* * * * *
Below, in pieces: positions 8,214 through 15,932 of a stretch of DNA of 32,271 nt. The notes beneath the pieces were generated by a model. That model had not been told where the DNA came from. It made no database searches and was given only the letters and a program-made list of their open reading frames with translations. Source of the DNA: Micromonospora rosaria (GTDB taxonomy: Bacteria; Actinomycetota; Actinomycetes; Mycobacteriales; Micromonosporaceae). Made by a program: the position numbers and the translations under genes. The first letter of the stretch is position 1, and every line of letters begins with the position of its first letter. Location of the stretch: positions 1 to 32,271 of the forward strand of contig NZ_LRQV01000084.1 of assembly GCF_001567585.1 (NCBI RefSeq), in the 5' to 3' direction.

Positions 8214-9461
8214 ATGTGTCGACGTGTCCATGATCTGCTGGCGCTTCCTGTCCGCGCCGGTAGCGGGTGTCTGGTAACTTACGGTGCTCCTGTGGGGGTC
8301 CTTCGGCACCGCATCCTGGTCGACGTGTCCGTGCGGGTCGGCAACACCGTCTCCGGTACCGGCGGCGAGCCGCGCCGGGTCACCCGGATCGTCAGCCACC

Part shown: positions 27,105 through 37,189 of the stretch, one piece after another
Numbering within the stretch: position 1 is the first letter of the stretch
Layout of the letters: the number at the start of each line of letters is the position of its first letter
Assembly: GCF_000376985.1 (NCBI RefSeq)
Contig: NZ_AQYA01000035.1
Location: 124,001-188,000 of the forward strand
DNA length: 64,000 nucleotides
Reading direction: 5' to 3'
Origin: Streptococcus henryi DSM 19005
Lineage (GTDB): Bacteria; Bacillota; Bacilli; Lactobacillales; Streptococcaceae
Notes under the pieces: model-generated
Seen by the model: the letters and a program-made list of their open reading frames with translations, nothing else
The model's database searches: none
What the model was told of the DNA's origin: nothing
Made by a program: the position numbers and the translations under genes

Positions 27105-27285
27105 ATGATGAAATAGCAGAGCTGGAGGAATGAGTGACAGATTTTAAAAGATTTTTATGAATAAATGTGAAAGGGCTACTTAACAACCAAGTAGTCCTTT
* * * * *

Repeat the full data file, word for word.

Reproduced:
Below, in pieces: positions 8,214 through 15,932 of a stretch of DNA of 32,271 nt. The notes beneath the pieces were generated by a model. That model had not been told where the DNA came from. It made no database searches and was given only the letters and a program-made list of their open reading frames with translations. Source of the DNA: Micromonospora rosaria (GTDB taxonomy: Bacteria; Actinomycetota; Actinomycetes; Mycobacteriales; Micromonosporaceae). Made by a program: the position numbers and the translations under genes. The first letter of the stretch is position 1, and every line of letters begins with the position of its first letter. Location of the stretch: positions 1 to 32,271 of the forward strand of contig NZ_LRQV01000084.1 of assembly GCF_001567585.1 (NCBI RefSeq), in the 5' to 3' direction.

Positions 8214-9461
8214 ATGTGTCGACGTGTCCATGATCTGCTGGCGCTTCCTGTCCGCGCCGGTAGCGGGTGTCTGGTAACTTACGGTGCTCCTGTGGGGGTC
8301 CTTCGGCACCGCATCCTGGTCGACGTGTCCGTGCGGGTCGGCAACACCGTCTCCGGTACCGGCGGCGAGCCGCGCCGGGTCACCCGGATCGTCAGCCACC

Part shown: positions 27,105 through 37,189 of the stretch, one piece after another
Numbering within the stretch: position 1 is the first letter of the stretch
Layout of the letters: the number at the start of each line of letters is the position of its first letter
Assembly: GCF_000376985.1 (NCBI RefSeq)
Contig: NZ_AQYA01000035.1
Location: 124,001-188,000 of the forward strand
DNA length: 64,000 nucleotides
Reading direction: 5' to 3'
Origin: Streptococcus henryi DSM 19005
Lineage (GTDB): Bacteria; Bacillota; Bacilli; Lactobacillales; Streptococcaceae
Notes under the pieces: model-generated
Seen by the model: the letters and a program-made list of their open reading frames with translations, nothing else
The model's database searches: none
What the model was told of the DNA's origin: nothing
Made by a program: the position numbers and the translations under genes

Positions 27105-27285
27105 ATGATGAAATAGCAGAGCTGGAGGAATGAGTGACAGATTTTAAAAGATTTTTATGAATAAATGTGAAAGGGCTACTTAACAACCAAGTAGTCCTTT